Southampton Middle School nurse Michele Keeney talks with Joppatowne Elementary School teacher Aaron Keithley as he arrives for his COVID-19 vaccination during the vaccination clinic at Patterson Mill Middle / High School Wednesday, January 27, 2021.
Southampton Middle School nurse Michele Keeney talks with Joppatowne Elementary School teacher Aaron Keithley as he arrives for his COVID-19 vaccination during the vaccination clinic at Patterson Mill Middle / High School Wednesday, January 27, 2021. (Matt Button / The Aegis/Baltimore Sun Media)

Teachers get vaccinated

It has been a strange first year of teaching, Aaron Keithley conceded, but one that is looking brighter. Seated in Patterson Mill’s hallway, the Towson University graduate waited the required observation period after receiving the first dose of the COVID-19 vaccine — one he said makes him feel better about returning to in-person classes.

Keithley, who teaches fourth grade at Joppatowne Elementary, said he was apprehensive to get the vaccine at first, but after discussion with his colleagues and a fellow teacher who also works in the medical field, he came around to getting the shot. He said it was a critical step in getting kids back in school, which “does need to happen.”

Though he agreed that kids needed to return to in-person learning, he said that the school system could have used more notice of Gov. Larry Hogan’s push to reopen schools.

“I think the pressure from the governor came on a little quick, and I think a lot of other teachers would echo that,” he said. “I do not want to say it was misplaced ... if we could have had those guidelines and a little longer of a time frame to get set up and get ready to go back safely, I feel like teachers would have been more excited and ready to go back.”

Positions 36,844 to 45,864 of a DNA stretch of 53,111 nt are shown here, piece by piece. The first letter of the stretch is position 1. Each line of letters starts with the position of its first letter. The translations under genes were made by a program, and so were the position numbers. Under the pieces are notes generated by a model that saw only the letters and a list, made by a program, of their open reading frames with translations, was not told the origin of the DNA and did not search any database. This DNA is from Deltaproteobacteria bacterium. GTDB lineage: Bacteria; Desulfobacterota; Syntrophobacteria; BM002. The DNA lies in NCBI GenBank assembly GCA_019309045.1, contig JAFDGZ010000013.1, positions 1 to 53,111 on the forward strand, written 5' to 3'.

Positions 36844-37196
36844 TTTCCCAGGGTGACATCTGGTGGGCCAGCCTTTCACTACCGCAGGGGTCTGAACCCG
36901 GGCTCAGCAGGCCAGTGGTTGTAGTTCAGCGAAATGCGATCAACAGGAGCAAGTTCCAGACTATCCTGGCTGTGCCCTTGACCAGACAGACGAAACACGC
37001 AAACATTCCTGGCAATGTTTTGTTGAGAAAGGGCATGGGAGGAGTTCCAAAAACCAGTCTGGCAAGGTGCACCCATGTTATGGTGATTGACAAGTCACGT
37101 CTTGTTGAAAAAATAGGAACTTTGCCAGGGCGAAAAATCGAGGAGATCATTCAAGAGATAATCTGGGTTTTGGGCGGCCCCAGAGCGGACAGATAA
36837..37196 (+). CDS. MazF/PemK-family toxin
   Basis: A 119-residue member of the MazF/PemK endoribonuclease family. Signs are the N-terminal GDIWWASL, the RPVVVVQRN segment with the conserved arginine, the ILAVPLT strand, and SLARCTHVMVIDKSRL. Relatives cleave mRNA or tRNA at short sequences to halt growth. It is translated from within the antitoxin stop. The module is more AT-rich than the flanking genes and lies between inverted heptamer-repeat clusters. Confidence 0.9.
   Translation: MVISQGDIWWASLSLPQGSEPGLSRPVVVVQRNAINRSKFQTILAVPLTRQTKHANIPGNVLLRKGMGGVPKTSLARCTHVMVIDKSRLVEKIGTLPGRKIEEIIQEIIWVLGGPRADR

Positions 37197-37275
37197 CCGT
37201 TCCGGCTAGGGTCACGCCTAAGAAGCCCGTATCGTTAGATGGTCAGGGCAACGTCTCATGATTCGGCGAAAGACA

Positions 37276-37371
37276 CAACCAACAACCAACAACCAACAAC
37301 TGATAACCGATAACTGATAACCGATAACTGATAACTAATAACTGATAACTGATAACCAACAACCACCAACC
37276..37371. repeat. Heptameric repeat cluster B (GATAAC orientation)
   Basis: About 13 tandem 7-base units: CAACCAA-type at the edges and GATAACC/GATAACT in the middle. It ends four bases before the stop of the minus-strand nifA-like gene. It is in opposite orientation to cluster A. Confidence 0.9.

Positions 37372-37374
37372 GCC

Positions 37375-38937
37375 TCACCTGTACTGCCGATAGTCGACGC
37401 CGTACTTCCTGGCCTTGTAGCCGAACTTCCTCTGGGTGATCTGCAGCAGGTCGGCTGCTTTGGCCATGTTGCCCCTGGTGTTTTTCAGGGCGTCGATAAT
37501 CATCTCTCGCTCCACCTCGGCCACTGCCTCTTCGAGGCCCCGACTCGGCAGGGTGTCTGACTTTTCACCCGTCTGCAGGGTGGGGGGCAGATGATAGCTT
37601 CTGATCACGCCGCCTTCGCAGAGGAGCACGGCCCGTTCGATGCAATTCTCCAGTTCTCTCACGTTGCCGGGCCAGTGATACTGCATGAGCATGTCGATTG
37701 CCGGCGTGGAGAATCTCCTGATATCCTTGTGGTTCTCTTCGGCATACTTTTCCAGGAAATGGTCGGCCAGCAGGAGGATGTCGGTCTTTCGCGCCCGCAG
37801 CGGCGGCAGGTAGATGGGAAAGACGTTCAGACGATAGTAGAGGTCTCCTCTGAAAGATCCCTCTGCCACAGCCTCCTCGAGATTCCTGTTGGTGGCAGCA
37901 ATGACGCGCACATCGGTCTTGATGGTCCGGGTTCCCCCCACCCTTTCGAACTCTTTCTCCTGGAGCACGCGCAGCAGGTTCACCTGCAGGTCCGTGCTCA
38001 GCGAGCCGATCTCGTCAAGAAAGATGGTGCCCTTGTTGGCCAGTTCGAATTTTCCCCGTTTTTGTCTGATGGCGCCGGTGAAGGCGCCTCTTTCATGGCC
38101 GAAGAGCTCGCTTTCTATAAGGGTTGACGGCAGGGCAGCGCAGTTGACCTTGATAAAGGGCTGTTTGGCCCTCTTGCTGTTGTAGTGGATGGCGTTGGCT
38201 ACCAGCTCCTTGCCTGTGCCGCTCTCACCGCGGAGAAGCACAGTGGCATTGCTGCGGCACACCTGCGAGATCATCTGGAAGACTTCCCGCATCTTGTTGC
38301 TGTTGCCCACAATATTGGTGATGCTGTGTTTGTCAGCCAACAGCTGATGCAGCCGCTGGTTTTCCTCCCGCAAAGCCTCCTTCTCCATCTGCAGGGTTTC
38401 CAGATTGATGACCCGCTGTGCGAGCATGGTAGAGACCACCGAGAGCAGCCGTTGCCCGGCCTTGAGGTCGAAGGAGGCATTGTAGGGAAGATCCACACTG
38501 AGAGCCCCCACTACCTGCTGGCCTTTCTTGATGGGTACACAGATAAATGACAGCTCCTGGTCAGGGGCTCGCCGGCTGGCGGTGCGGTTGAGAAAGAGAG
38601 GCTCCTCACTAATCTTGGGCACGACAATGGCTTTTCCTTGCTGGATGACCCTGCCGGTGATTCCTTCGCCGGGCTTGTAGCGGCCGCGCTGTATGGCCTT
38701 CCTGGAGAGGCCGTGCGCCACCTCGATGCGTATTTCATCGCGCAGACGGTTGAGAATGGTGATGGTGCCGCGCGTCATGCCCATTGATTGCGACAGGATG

Keithley said he understands parents’ frustrations and is aware of the harsh words said against school officials, the board of education and, sometimes, teachers. He said he tries be more patient and not take it personally.

Jessica Eyster, who teaches kindergarten at Riverside Elementary, said she was excited to see her class again. The process of getting the vaccine Wednesday was quick and easy, she said, and helpful to the return to in-person classes. In her view, families should decide how comfortable they are returning their children to classes.

“I think that because it is up to the families, who are we as teachers to tell them whether they should send their child back?” she said. “I feel like it’s not my personal choice, and my job is to serve the community, and I feel better being vaccinated.”

Eyster is excited to see her class in-person once schools reopen, and hopeful for the future. She’s also enthused about teaching in-person again; kindergartners are not easily managed or taught through an internet connection, she said. Still, the data she monitors shows that the children are learning.

Savanna Robinson, a kindergarten teacher at Edgewood Elementary, said she was happy to get the vaccine and glad to have access to it. Similarly, she was glad parents had the choice to send their kids back to school or continue with virtual learning.

Her impression was that the majority of teachers wanted to return to in-person instruction, and that getting the vaccine would make them more confident to return.

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“I do like the fact that we have the option to get the vaccine before we go back; that does make me more comfortable,” she said. “Everyone can do what they are most comfortable with, whether they want to send their kids back or they want to keep them home until they are more comfortable.”

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Editor’s note: This article has been updated to reflect that shipments of first doses of the COVID-19 vaccine has been diminishing, even as total doses received has gone up.